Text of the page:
In one of my favorite New Yorker cartoons from the 1920s, a chiffon-clad woman at the edge of a cliff in an Alpine landscape exclaims, "The great outdoors! I just love them!"
Every summer we can even enjoy many of "them" as venues for music and dance. Good fortune took me to Saratoga Springs, an hour past Tanglewood, at the beginning of New York City Ballet’s three-week annual visit to the Saratoga Performing Arts Center (through July 27), one of this country’s most spectacular sites for outdoor presentations. I fed my soul on three performances, plus "Classic Black," a superb exhibit devoted to the history of black dancers and choreographers, at the National Museum of Dance (through May 2003), where I also watched NYCB dancers teach budding dancers. And I fed my body on the supernal pastries and sublime smoked salmon en baguette with crème frêche and fresh dill at Mrs. London’s, unforgettable fried chicken at Hattie’s Chicken Shack, and seductive peach daiquiris at the Adelphi, the last remaining Belle Époque hotel in Saratoga from its heyday in the 19th century, when Jim Fisk and Lillian Russell came "to take the waters."
I’ve been curious about the current state of NYCB, since very few of the principal dancers I knew and loved are still with the company. Boston native Damian Woetzel was the lead sailor in Fancy Free, the 1944 Jerome Robbins/Leonard Bernstein dance (Robbins’s first ballet and still his most charming) about three sailors on leave in New York — the one that evolved into the musical On the Town. Woetzel’s leaps and spins are still impressive, and so is his comic timing. And his midair diagonal corkscrew spins were even more dazzling in his appearance as the Ace of Spades in Jeu des cartes, Peter Martins’s 1992 deconstruction (parody? imitation?) of Balanchine style, a busy, garish piece using the same Stravinsky score Balanchine used for his own versions in 1937 (The Card Party) and 1951 (The Card Game). Bad critics hated the Balanchine; the best critics, like Edwin Denby, called it a masterpiece. Now it’s gone. Woetzel’s Queen of Hearts was the sassy and spirited young redhead Janie Taylor, not yet a principal ballerina but clearly on her way to becoming one.
I missed the sole Balanchine-only program of the week but was happy to see one of my favorites, Who Cares? — Balanchine’s setting of an anthology of Gershwin favorites. "The Man I Love" is one of his most moving and vulnerable pas de deux, and it was danced with clean definition and understated passion by principals Jenifer Ringer (American, dark hair, porcelain skin) and Nicholaj Hübbe (Danish, graceful, large-boned, noble-headed). Hübbe continues the NYCB tradition of European dancers who don’t get Balanchine’s vaudeville allusions — when he jumps back, his hands should seem to be pushing him away from the imaginary cane they’re holding. Still, by the time we got to "I Got Rhythm," the high-kicking finale in which Balanchine mirrors his own seminal image of Apollo (Hübbe) and his three Muses (Ringer, Taylor, and Jennie Somogyi), the whole house was rocking.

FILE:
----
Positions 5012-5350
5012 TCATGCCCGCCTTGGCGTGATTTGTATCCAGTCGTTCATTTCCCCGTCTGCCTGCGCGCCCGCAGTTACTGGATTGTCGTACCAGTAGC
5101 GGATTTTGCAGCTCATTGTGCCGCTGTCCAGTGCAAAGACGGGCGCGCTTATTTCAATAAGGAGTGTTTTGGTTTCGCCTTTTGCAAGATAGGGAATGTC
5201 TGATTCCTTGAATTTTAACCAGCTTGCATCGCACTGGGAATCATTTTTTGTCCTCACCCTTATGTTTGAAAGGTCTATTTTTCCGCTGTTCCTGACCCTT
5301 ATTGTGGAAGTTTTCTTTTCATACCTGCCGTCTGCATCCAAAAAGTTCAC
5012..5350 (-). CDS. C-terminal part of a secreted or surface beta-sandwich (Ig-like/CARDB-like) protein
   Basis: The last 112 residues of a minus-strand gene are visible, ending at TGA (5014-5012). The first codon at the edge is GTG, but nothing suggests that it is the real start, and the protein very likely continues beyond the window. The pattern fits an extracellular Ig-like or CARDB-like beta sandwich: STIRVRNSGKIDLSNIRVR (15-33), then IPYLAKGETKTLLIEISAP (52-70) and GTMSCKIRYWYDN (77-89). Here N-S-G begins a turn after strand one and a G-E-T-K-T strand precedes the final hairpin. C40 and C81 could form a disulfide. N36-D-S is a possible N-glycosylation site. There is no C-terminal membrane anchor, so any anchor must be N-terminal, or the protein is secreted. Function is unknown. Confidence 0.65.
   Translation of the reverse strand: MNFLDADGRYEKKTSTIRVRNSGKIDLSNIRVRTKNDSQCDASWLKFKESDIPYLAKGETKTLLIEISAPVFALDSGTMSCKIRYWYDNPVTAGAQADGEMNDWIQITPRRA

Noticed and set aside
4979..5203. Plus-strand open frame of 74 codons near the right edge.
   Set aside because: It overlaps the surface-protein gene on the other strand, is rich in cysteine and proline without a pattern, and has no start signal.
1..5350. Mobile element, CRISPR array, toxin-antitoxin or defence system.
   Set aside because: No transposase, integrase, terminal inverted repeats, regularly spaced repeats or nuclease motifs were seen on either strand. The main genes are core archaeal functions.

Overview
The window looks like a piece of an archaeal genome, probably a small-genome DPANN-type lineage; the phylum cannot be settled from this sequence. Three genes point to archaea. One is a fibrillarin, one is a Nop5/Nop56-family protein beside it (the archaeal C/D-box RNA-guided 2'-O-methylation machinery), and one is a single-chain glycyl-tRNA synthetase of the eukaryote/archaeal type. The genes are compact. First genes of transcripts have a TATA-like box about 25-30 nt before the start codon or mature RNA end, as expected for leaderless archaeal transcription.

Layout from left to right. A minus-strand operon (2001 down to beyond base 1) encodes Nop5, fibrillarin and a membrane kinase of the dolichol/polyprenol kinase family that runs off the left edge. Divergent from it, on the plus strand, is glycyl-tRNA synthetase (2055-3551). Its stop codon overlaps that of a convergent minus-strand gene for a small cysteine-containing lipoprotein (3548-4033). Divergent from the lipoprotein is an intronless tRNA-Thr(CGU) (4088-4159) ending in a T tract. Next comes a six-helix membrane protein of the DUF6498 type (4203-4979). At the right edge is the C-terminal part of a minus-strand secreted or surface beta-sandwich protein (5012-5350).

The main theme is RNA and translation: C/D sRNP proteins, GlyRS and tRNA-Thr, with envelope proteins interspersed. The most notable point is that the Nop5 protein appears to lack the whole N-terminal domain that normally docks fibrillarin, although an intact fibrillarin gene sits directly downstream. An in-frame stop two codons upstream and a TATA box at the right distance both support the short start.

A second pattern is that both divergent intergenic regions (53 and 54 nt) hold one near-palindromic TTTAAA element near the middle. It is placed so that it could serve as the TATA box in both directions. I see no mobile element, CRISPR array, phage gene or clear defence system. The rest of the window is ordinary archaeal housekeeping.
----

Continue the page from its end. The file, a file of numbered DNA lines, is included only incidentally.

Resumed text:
The other Balanchine works performed my weekend were the lovely Raymonda Variations (elegant Romantic music by Glazunov, with elegant Yvonne Borree and grinning Philip Neal as the central couple, though the most interesting footwork belongs to the line-up of soloists in the series of variations); Stravinsky’s Firebird (tiny, explosive Alexandra Ansanelli), in which the Chagall sets get as much applause as the dancing, which there is far too little of in this much-revised Russian folktale cum spectacle; and the evergreen Serenade, Balanchine’s first American ballet (1934), his inspired setting of Tchaikovsky’s Serenade for Strings. The corps was a bit ragged, the three leading women (veteran Darci Kistler as the "falling girl," cool Yvonne Borree as the "leaping girl," and lively soloist Kathleen Tracy as Canova’s statue "The Angel of Fate") and two men (large-scaled Charles Askegard and NYCB lifer Kipling Houston) were coolly if not deeply affecting. It’s still one of the company’s wonders.
The Saratoga Performing Arts Center now has pre-concert talks, so I got to hear one of my favorite Balanchine dancers from the 1960s, diminutive, ethereal Suki Shorer, give, with the help of a young NYCB apprentice, an illuminating lecture demonstration of Balanchine techniques (two years ago Knopf published the book on the subject, Suki Shorer on Balanchine Technique). Most ballet companies, Shorer said, divide the body into horizontal sections (head, shoulders, torso, legs), but Balanchine divided the body vertically, so that each dancer became more "centered." She showed us exercises in speed and balance; she explained how Balanchine made sure that each movement was beautiful and fully developed, how jumping should be "the opposite of bouncing," how a dancer should descend from a jump "like a mother bird on her eggs." She even mentioned that Balanchine’s favorite movie was The Invasion of the Body Snatchers.